To investigate the long-term (6- and 12-month) effects of the Strong Healthy Women intervention on health-related behaviors, weight and body mass index (BMI), and weight gain during pregnancy. Strong Healthy Women is a small-group behavioral intervention for pre- and interconceptional women designed to modify key risk factors for adverse pregnancy outcomes; pretest–posttest findings from a randomized, controlled trial have been previously reported. The following questions are addressed: 1) were significant pretest–posttest changes in health-related behaviors (previously reported) maintained over the 12-month follow-up period; 2) did the intervention impact weight and BMI over the 12-month follow-up period; and 3) did the intervention impact pregnancy weight gain for those who gave birth during the follow-up period?
Data are from 6- and 12-month follow-up telephone interviews of women in the original trial of the Strong Healthy Women intervention (n = 362) and from birth records for singleton births (n = 45) during the 12-month follow-up period. Repeated measures regression was used to evaluate intervention effects.
At the 12-month follow-up, participants in the Strong Healthy Women intervention were significantly more likely than controls to use a daily multivitamin with folic acid and to have lower weight and BMI. The intervention’s effect on reading food labels for nutritional values dropped off between the 6- and 12-month follow-up. Among those who gave birth to singletons during the follow-up period, women who participated in the intervention had lower average pregnancy weight gain compared with controls. Although the intervention effect was no longer significant when controlling for pre-pregnancy obesity, the adjusted means show a trend toward lower weight gain in the intervention group.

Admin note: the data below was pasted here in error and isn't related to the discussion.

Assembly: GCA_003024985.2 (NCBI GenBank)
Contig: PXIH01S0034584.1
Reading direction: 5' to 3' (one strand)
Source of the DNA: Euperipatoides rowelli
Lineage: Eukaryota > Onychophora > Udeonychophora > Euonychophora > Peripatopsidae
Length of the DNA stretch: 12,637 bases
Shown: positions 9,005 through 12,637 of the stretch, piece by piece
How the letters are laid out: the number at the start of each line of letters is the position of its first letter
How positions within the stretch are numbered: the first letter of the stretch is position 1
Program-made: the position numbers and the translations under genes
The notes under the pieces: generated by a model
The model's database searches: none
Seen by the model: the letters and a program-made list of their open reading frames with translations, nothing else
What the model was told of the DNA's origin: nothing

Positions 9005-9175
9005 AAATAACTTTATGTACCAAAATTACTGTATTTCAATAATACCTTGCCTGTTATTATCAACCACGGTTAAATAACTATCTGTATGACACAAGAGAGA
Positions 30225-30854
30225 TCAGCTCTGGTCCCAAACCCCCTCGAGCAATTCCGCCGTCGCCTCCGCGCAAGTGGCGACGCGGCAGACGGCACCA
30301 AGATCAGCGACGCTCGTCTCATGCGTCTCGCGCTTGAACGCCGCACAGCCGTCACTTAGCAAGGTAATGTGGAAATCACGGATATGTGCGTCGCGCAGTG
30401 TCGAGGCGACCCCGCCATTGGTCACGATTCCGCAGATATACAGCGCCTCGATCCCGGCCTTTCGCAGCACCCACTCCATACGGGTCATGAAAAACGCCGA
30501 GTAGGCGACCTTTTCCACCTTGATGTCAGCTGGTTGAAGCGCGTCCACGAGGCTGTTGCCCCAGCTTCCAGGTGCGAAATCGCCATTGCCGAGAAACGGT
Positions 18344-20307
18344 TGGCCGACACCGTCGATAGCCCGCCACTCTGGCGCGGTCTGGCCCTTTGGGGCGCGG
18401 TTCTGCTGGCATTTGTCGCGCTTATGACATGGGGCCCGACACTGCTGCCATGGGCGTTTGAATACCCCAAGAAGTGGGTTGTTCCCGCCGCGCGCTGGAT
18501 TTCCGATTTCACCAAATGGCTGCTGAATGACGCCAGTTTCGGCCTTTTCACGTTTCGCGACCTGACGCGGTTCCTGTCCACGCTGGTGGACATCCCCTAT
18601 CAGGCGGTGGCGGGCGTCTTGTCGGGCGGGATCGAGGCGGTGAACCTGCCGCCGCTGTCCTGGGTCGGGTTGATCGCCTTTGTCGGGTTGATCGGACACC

These findings provide important evidence that the Strong Healthy Women behavior change intervention is effective in modifying important risk factors for adverse pregnancy outcomes and may improve an important pregnancy outcome, weight gain during pregnancy. Because the intervention seems to help women manage their weight in the months after the intervention and during pregnancy, it may be an effective obesity prevention strategy for women before, during, and after the transition to motherhood.
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Carol S. Weisman, PhD, is a sociologist and health services researcher with a principal interest in women’s health care.
Marianne M. Hillemeier, PhD, MPH, is a sociologist/demographer with research interests in maternal and child health disparities.
Danielle Symons Downs, PhD, is an exercise psychology researcher whose expertise is in understanding the psychosocial and behavioral correlates of exercise in women and children.
Mark E. Feinberg, PhD, is a psychologist whose research focuses on family and community prevention programs.
Cynthia H. Chuang, MD, is a general internist with research interests in reproductive health care for women with chronic medical conditions.
John J. Botti, MD, is a maternal-fetal medicine specialist who cares for women with increased risks for adverse pregnancy outcomes.
Anne-Marie Dyer, MS, is a biostatistician and the data manager and chief data analyst for the Central Pennsylvania Women’s Health Study.
Published online: May 03, 2011
Accepted: March 21, 2011
Received in revised form: March 21, 2011
Received: January 17, 2011
© 2011 Jacobs Institute of Women's Health. Published by Elsevier Inc. All rights reserved.